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Best current Fender Precision Bass series?

Discussion in 'Basses [BG]' started by bassbourne, Mar 21, 2020.


  1. bassbourne

    bassbourne

    Nov 20, 2019
    Hello,

    Another gear related question.

    I'm currently saving up for a precision bass (got a way to go yet, but with this "stay at home" situation I've had some time to research) and was wondering what the best series available is. By series I mean line, so Vintera, Classic 50s, American Original etc etc.

    I am interested in pure Ps rather than PJs and passive rather than active. I'm also mostly looking at new as you don't get much choice in the way of second-hand basses where I live (although I will of course keep an eye out just in case). And finally, I quite like the 50s style chunky maple necks, so those I'd give those a slight edge.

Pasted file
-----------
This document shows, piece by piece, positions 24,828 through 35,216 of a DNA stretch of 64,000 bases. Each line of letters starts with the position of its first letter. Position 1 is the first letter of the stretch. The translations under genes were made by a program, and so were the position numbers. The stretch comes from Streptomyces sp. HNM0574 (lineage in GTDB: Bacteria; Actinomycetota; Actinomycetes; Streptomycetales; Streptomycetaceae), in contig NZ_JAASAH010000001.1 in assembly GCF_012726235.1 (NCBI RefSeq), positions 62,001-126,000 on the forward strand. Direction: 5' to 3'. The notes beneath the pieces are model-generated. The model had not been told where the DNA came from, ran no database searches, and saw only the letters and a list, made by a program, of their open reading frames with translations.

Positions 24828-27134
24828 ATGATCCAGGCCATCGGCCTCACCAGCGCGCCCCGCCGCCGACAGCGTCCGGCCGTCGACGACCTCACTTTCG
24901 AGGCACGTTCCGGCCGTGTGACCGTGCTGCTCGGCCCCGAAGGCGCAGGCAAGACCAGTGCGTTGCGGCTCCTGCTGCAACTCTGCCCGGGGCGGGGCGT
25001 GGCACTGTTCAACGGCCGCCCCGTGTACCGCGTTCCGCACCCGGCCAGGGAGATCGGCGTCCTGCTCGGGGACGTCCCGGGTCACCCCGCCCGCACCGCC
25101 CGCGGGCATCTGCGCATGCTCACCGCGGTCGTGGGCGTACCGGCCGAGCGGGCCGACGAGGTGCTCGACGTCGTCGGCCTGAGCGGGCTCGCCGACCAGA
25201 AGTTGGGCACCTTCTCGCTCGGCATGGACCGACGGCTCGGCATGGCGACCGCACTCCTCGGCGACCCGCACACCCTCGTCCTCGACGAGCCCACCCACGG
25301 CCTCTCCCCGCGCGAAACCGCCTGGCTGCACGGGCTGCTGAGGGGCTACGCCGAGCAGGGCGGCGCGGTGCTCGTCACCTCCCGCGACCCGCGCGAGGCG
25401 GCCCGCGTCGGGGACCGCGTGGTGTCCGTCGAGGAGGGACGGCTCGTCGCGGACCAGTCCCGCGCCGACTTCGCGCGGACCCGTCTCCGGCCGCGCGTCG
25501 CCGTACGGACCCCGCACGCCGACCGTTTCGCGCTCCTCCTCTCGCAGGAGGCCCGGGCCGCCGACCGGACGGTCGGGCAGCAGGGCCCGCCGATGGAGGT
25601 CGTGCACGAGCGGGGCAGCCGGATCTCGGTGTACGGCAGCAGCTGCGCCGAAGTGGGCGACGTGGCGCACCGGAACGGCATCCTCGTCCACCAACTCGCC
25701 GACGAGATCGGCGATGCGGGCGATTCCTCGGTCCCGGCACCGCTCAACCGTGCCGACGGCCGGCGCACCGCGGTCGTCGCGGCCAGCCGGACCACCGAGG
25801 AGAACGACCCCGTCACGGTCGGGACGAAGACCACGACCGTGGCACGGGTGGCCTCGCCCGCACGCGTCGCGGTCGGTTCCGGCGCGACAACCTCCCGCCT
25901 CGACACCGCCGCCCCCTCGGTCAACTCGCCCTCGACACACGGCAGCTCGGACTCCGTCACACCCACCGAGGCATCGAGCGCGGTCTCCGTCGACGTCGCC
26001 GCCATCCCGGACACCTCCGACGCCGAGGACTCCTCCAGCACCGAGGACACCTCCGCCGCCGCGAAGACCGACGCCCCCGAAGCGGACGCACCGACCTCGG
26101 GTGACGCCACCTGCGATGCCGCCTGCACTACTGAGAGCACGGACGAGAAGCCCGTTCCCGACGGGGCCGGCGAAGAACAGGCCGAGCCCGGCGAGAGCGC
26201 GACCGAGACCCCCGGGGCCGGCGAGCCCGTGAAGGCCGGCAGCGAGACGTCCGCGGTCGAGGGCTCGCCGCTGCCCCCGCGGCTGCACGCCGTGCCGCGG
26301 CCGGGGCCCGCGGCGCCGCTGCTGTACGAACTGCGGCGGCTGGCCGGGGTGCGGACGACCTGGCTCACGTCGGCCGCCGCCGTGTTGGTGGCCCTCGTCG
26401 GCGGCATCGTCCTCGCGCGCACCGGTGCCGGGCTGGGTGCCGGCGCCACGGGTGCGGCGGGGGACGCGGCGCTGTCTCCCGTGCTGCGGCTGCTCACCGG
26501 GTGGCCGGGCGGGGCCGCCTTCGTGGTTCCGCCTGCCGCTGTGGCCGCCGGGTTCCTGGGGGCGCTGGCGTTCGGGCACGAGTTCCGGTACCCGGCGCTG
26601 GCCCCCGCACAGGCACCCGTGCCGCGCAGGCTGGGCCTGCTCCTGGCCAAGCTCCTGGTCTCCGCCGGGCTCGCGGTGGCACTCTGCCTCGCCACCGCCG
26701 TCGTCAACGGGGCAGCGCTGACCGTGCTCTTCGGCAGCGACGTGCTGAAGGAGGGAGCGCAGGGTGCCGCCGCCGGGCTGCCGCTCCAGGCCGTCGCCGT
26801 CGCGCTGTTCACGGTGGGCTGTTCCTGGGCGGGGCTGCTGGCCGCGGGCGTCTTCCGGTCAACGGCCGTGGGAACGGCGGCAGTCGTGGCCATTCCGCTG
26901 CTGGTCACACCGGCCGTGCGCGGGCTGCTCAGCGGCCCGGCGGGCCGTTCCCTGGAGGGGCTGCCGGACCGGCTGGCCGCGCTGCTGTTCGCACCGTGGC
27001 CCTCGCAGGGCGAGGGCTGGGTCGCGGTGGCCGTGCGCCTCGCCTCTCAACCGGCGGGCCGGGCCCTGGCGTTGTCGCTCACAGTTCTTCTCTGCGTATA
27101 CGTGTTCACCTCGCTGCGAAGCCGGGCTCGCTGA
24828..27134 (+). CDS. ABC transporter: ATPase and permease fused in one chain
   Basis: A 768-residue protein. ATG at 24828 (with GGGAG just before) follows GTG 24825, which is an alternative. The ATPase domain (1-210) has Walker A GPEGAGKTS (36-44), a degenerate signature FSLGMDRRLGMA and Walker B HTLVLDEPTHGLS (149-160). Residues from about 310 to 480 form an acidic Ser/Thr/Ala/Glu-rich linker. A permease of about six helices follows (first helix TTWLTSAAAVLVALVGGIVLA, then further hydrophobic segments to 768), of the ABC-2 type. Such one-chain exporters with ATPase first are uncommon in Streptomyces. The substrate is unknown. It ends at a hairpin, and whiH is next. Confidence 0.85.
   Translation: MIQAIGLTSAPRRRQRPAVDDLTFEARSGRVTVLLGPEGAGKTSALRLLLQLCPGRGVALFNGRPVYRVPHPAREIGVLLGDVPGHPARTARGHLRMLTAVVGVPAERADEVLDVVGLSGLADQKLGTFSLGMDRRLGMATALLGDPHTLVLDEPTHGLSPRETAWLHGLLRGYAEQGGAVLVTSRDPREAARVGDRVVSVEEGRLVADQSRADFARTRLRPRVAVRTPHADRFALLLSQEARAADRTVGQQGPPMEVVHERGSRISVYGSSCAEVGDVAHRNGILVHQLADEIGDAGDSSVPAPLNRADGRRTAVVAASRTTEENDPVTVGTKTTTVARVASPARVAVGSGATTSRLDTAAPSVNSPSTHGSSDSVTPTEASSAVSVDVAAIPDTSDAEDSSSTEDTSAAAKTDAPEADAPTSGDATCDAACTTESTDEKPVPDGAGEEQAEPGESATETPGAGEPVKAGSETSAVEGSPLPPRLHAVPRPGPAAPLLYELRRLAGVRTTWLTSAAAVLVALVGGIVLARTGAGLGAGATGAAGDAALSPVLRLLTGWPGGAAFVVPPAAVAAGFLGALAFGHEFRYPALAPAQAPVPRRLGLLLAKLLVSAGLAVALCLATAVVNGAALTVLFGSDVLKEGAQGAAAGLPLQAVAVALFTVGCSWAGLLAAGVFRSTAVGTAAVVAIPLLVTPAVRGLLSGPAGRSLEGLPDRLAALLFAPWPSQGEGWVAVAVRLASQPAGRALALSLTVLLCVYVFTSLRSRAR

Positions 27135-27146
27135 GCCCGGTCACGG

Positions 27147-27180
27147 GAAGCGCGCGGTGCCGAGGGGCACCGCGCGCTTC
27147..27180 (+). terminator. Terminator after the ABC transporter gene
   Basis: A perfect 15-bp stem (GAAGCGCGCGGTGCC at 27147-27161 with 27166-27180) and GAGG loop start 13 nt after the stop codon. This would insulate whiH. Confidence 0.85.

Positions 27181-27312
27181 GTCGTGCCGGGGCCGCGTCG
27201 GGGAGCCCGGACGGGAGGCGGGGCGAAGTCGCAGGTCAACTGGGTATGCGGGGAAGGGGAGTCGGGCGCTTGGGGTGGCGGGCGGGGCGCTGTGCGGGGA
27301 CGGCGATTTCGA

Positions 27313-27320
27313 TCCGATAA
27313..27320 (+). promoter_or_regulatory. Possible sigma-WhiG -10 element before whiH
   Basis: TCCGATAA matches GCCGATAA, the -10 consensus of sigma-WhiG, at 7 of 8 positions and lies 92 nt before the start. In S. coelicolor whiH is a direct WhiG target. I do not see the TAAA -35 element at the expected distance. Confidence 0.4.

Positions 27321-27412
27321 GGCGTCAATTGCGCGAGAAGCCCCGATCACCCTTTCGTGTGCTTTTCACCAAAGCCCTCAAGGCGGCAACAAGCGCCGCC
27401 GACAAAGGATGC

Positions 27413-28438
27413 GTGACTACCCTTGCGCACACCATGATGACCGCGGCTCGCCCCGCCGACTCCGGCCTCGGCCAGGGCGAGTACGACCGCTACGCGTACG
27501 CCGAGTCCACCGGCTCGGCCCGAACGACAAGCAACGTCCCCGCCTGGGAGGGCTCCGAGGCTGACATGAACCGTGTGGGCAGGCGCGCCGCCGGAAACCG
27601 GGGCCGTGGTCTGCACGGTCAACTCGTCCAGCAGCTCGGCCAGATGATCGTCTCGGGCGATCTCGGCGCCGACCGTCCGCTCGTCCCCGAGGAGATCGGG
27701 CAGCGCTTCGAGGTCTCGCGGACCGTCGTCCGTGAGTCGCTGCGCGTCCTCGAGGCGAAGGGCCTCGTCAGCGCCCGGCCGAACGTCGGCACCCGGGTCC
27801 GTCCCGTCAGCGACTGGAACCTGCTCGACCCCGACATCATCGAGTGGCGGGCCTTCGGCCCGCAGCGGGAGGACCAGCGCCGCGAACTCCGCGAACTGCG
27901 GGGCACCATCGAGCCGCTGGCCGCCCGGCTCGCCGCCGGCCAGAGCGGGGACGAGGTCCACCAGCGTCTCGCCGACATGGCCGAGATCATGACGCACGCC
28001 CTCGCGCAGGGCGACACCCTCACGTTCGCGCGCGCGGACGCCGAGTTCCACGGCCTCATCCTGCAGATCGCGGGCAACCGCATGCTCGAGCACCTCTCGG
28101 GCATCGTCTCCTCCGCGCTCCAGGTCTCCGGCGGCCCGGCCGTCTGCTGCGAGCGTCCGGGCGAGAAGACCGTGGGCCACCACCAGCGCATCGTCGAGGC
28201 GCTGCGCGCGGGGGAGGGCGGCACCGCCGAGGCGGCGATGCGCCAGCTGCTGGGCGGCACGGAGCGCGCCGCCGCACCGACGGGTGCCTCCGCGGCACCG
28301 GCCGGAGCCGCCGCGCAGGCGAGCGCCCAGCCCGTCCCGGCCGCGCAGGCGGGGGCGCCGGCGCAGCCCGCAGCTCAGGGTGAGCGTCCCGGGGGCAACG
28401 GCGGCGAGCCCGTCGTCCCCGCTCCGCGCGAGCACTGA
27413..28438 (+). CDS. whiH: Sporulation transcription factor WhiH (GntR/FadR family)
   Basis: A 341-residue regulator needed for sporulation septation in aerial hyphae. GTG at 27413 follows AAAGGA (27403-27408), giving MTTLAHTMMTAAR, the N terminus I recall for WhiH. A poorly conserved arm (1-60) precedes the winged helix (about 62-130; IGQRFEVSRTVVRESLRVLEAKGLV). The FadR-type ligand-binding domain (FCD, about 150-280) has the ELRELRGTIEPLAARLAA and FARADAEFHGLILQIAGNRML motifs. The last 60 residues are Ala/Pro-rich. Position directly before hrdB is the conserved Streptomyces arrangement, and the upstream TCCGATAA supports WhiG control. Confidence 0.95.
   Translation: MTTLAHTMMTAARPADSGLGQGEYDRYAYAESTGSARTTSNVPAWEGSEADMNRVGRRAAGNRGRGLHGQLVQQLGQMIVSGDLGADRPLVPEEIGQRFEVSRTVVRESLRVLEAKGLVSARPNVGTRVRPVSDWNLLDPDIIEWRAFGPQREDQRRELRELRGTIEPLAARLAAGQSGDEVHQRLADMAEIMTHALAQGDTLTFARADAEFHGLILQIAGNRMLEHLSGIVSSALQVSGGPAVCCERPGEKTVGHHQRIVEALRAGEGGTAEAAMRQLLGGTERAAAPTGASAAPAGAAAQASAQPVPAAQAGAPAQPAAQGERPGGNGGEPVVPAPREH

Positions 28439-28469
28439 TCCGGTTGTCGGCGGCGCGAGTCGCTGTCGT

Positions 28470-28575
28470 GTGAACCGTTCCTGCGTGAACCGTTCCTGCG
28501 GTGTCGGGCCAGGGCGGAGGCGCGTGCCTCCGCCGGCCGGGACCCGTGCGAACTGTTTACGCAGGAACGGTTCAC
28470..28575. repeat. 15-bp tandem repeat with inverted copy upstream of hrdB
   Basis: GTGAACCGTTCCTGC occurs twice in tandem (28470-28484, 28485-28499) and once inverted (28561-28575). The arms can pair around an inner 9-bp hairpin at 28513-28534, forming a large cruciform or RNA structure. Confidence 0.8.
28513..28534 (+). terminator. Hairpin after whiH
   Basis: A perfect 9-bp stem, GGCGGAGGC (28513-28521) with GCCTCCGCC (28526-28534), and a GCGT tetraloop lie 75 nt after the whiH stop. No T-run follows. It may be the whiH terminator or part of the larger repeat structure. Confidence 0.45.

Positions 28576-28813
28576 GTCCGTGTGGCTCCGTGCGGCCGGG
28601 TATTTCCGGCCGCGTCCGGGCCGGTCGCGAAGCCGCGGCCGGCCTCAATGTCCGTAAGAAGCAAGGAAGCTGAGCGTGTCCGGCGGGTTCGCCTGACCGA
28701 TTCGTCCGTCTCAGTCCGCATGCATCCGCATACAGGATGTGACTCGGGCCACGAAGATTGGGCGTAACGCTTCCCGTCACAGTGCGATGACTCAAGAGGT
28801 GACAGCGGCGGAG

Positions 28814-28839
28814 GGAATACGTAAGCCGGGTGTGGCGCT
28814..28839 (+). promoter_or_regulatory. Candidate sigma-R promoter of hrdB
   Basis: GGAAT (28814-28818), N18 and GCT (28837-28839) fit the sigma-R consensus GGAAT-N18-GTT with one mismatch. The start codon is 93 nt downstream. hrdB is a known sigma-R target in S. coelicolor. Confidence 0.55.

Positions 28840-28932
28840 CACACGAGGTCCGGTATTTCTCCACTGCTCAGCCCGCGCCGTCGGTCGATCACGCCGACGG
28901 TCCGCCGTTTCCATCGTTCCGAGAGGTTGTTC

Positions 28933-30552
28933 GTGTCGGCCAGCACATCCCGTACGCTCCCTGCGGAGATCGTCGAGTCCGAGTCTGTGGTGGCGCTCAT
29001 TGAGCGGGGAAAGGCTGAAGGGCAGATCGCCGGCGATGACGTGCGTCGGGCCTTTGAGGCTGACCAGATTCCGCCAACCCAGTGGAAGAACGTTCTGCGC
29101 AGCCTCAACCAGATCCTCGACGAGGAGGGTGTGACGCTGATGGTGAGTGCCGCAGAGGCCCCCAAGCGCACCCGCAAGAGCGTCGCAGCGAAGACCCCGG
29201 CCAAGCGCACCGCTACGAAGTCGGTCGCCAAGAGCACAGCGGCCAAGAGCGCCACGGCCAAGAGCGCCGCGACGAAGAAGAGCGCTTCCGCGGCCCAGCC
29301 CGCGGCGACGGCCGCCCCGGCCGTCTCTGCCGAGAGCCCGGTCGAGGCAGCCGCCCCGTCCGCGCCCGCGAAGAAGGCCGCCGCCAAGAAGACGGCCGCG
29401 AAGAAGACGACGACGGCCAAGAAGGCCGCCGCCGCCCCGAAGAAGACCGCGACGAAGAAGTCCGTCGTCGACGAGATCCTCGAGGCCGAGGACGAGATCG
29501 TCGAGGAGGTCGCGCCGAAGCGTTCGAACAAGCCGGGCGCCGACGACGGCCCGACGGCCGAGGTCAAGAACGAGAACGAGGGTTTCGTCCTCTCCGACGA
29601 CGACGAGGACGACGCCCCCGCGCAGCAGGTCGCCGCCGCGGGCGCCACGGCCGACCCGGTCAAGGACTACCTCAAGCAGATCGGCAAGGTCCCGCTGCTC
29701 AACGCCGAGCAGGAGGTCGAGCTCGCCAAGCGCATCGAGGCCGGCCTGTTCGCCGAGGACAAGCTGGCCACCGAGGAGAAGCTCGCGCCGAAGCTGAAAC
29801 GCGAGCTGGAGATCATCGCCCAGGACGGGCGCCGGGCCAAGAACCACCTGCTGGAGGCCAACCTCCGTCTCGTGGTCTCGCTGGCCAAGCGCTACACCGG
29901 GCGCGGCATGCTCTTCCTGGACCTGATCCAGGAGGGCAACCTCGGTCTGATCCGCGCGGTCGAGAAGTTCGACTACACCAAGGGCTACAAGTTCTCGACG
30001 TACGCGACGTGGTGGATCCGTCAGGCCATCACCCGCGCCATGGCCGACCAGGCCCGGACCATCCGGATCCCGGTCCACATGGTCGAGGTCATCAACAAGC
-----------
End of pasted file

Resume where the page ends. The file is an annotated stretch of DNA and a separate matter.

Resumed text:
I only want to spend the extra on an American bass if it's really worth it. If I can get an equally great sounding and durable Mexican P-Bass, I'd gladly save the money.

    I'm considering the following:

    - Vintera 50s
    - Classic 50s
    - Roadworn 50s
    - Player
    - American Original
    - American Professional

    I believe some of those aren't being produced anymore, but there are a few online shops which still sell them here.

    Are the Vintera basses as good as the Classic 50s and Roadworn 50s basses in terms of sound and build? They are easier to come by and slightly cheaper which is a plus.